Here’s what happened. The American Revolution to overthrow British rule was fought from 1775 to 1783 under the leadership of the Continental Congress. To lead the American army Congress named George Washington as Commander in Chief.
But eight years is a long time to fight and there was a severe price paid in death and destruction, as well as in borrowed money. Washington was a wealthy man and declined a salary but insisted to the Congress his troops be paid, for they needed to support their families.
Despite Washington’s pleas, Congress left the troops largely unpaid and it pushed those troops to the boiling point.
The Congress was comprised almost entirely of rich white men who with a successful revolution would replace the British as rulers and profit handsomely from what had been British lands, while avoiding British taxes. But to fight and die in a revolution to make rich men richer did not capture the public’s heart.
To convince Americans to fight, the revolution was sold as “freedom,” something that would not in fact be offered to women, slaves, Native Americans and only with great limitations to the mass of poor white men who fought the war. The rich would not surrender power, regardless of what The Declaration of Independence said.
The poor American soldiers froze in the ice and snow of winter and died of disease or from bullets and bayonets and were demoralized by battle fatigue and by long absences from their families.
They also saw the privileges the rich, including members of Congress, bestowed on themselves and their lack of personal sacrifice or risk. Meanwhile, the soldiers saw little if any pay and as a result, many quit Washington’s army and discouraged others from joining.
It was all Washington could do to not only fight the British, but to keep his army together and to stop them from forming militias and attacking the rich. He pleaded repeatedly with the Congress to pay his troops and properly outfit them yet his pleas fell on deaf ears.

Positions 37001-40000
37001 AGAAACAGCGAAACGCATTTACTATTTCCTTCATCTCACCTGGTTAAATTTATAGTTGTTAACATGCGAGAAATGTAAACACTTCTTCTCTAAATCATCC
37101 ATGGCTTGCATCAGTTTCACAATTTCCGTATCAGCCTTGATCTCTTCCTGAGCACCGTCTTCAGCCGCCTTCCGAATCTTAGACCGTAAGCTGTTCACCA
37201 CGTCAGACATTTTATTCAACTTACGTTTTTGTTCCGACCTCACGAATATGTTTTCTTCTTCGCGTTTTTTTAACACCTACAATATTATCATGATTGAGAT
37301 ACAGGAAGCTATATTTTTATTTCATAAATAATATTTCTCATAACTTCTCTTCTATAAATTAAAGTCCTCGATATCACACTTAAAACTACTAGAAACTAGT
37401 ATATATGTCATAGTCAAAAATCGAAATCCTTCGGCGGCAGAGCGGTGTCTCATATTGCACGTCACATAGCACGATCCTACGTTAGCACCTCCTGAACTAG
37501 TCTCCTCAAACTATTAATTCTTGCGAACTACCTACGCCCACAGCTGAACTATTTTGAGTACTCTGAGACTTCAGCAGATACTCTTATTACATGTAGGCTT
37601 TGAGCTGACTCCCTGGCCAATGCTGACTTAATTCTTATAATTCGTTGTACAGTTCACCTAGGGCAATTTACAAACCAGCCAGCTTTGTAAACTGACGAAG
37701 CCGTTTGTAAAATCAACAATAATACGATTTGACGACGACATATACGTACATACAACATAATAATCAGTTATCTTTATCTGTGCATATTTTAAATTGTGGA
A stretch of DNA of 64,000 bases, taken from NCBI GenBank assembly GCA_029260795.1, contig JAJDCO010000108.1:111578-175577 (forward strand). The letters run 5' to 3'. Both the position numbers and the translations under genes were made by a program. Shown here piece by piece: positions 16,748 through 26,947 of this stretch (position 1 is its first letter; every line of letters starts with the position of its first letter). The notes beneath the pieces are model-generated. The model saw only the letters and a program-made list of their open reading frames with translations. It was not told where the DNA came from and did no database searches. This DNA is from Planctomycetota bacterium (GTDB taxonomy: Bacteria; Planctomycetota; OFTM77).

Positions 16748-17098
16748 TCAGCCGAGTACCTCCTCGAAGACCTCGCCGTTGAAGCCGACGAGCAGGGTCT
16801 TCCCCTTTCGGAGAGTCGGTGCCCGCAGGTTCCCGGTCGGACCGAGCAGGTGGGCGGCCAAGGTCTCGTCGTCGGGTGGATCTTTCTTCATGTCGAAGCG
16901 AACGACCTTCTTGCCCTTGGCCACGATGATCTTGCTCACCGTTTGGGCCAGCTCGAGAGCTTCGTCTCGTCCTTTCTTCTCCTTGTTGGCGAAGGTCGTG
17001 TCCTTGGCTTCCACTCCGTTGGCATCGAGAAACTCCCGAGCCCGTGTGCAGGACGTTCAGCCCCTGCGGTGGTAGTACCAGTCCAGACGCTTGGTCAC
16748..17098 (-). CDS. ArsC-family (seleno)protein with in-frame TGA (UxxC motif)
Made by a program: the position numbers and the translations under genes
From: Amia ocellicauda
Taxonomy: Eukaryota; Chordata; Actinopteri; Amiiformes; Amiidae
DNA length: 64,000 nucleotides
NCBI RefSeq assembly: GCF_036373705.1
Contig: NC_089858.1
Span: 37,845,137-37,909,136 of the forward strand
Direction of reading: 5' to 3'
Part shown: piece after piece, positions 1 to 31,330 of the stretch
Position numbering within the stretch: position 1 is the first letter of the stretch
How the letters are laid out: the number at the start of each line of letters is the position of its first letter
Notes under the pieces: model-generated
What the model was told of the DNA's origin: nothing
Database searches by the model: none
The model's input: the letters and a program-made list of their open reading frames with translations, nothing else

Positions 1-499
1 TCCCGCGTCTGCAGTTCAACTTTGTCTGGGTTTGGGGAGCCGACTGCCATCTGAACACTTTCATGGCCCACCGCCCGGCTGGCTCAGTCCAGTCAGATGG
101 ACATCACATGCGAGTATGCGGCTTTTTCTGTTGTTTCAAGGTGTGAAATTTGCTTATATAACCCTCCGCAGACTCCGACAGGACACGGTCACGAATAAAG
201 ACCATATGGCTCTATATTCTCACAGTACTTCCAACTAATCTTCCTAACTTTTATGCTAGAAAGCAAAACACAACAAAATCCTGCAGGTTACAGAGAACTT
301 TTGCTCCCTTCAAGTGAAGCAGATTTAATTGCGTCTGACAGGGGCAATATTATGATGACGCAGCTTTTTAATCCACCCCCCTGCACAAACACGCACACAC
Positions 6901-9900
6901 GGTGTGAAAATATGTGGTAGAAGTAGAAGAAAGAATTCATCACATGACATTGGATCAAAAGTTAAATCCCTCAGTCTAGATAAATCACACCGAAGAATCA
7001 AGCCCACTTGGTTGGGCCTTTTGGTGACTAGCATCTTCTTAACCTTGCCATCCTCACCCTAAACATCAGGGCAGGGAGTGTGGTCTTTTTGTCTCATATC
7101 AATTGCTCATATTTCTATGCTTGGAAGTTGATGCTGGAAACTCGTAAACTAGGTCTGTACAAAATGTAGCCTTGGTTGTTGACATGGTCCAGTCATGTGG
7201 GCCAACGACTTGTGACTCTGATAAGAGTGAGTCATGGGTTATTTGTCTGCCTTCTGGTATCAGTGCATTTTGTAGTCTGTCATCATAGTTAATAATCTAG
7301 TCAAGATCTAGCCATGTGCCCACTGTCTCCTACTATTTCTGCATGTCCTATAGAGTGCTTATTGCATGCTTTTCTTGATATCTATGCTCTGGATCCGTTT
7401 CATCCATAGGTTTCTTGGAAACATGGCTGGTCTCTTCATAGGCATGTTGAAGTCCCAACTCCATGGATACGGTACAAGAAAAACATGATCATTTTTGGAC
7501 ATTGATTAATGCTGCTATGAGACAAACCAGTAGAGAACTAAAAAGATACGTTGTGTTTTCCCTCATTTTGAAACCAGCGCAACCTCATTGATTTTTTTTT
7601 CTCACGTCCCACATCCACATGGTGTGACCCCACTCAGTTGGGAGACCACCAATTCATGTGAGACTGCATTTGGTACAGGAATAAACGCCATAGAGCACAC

But out of respect for Washington and with the hope they and their families would live better lives, most of the troops remained loyal and fought on. However, many Americans were disgusted with Congress and as the war ended, they called for Washington to overthrow Congress and rule the new nation.
It reached the point that on March 15, 1783 Washington had to gather his officers and convince them not to rebel against the authority of Congress nor put him in power. Washington would not consider becoming a dictator, despite the insistence of his soldiers as he had just overthrown the rule of King George and he believed in America’s future as a democracy.
Congress meanwhile fled in disgrace from its creditors, particularly the unpaid war veterans, and took flight from Philadelphia to Princeton, NJ to Annapolis, MD.
On November 2nd, 1783 with the war over, Washington expressed his heart felt appreciation in his farewell address to his officers. As he spoke tears trickled down his cheeks for he knew they had not been paid and he saw the anger and frustration in their eyes. Congress had not even offered the army a thank you for the extreme sacrifices they had made.
His work done, Washington addressed Congress on December 23rd, resigning his commission as Commander in Chief. It was a remarkable act. Here is why:
Instead of using the army to seize power, Washington surrendered it as he put the democracy of his nation ahead of his own interests and to help establish the republic we have today.
Rarely in world history has anyone done this, as the allure of power is almost always too great for those who supposedly came to defend, restore or establish a democracy. But Washington was a man of principle and of honor and surrendered his power for the greater public good.
That was not lost on the American public or on Congress and later Washington became the first President of the United States [1789 – 1797] and one of the most revered men in U.S. history.